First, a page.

The direct benefit for Ilika plc (LON:IKA), which sports a zero-debt capital structure, to include debt in its capital structure is the reduced cost of capital. However, the trade-off is IKA will have to adhere to stricter debt covenants and have less financial flexibility. While zero-debt makes the due diligence for potential investors less nerve-racking, it poses a new question: how should they assess the financial strength of such companies? I will take you through a few basic checks to assess the financial health of companies with no debt.
Is IKA right in choosing financial flexibility over lower cost of capital?
There are well-known benefits of including debt in capital structure, primarily a lower cost of capital. But the downside of having debt in a company’s balance sheet is the debtholder’s higher claim on its assets in the case of liquidation, as well as stricter capital management requirements. Either IKA does not have access to cheap capital, or it may believe this trade-off is not worth it. This makes sense only if the company has a competitive edge and is growing fast off its equity capital. IKA’s revenue growth over the past year is an impressively high double-digit 95%. Therefore, the company’s decision to choose financial flexibility is justified as it may need headroom to borrow in the future to sustain high growth.
Can IKA pay its short-term liabilities?
Given zero long-term debt on its balance sheet, Ilika has no solvency issues, which is used to describe the company’s ability to meet its long-term obligations. However, another measure of financial health is its short-term obligations, which is known as liquidity. These include payments to suppliers, employees and other stakeholders. At the current liabilities level of UK£960k, it seems that the business has been able to meet these commitments with a current assets level of UK£4.2m, leading to a 4.34x current account ratio. However, a ratio greater than 3x may be considered high by some.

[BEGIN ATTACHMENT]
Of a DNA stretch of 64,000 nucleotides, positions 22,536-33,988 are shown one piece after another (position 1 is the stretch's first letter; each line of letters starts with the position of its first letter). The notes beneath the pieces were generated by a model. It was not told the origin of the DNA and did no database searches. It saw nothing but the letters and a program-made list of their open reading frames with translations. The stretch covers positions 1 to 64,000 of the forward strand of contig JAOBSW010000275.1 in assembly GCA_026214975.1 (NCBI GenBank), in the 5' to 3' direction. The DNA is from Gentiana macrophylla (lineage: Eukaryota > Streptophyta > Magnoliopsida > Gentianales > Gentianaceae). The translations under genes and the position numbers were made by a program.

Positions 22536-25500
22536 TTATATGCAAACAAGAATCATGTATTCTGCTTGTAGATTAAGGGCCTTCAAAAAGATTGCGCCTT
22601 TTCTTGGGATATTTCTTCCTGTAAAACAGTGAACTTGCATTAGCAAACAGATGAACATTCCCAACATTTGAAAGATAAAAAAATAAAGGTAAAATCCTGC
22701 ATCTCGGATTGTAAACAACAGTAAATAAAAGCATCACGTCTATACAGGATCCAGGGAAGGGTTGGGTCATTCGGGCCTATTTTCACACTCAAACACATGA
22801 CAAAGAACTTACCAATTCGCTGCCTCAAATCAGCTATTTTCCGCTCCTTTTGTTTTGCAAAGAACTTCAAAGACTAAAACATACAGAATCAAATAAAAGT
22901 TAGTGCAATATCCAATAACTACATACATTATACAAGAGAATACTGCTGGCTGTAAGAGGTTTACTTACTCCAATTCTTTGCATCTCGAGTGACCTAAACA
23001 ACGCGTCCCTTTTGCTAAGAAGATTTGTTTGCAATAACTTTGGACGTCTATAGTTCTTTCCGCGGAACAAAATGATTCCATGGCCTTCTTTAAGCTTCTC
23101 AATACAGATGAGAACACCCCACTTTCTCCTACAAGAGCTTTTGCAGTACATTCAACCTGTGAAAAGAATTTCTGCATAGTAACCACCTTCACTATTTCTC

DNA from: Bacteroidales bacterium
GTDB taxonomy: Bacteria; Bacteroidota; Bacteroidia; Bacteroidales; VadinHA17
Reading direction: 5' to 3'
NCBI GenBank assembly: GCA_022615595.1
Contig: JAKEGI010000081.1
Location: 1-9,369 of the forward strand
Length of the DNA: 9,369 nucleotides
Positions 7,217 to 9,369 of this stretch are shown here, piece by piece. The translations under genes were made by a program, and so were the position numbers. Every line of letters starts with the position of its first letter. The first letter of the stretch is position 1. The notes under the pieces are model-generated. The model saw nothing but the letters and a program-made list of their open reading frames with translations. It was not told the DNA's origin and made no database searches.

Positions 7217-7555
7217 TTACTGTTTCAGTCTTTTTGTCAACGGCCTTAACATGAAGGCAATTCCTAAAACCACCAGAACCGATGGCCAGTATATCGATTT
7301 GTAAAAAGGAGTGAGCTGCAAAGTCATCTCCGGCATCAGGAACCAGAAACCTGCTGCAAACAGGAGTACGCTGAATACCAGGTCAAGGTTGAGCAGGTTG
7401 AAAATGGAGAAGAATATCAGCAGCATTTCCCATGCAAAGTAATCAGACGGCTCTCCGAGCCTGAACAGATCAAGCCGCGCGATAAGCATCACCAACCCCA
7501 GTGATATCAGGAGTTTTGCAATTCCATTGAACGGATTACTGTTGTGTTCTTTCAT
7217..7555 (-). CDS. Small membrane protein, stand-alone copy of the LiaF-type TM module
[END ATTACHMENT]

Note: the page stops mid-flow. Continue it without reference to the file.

IKA is a fast-growing firm, which supports having have zero-debt and financial freedom to continue to ramp up growth. This may mean this is an optimal capital structure for the business, given that it is also meeting its short-term commitment. Moving forward, IKA’s financial situation may change. This is only a rough assessment of financial health, and I’m sure IKA has company-specific issues impacting its capital structure decisions. I recommend you continue to research Ilika to get a better picture of the stock by looking at:
- Historical Performance: What has IKA’s returns been like over the past? Go into more detail in the past track record analysis and take a look at the free visual representations of our analysis for more clarity.
- Other High-Performing Stocks: Are there other stocks that provide better prospects with proven track records? Explore our free list of these great stocks here.
To help readers see past the short term volatility of the financial market, we aim to bring you a long-term focused research analysis purely driven by fundamental data. Note that our analysis does not factor in the latest price-sensitive company announcements.
The author is an independent contributor and at the time of publication had no position in the stocks mentioned. For errors that warrant correction please contact the editor at email@example.com.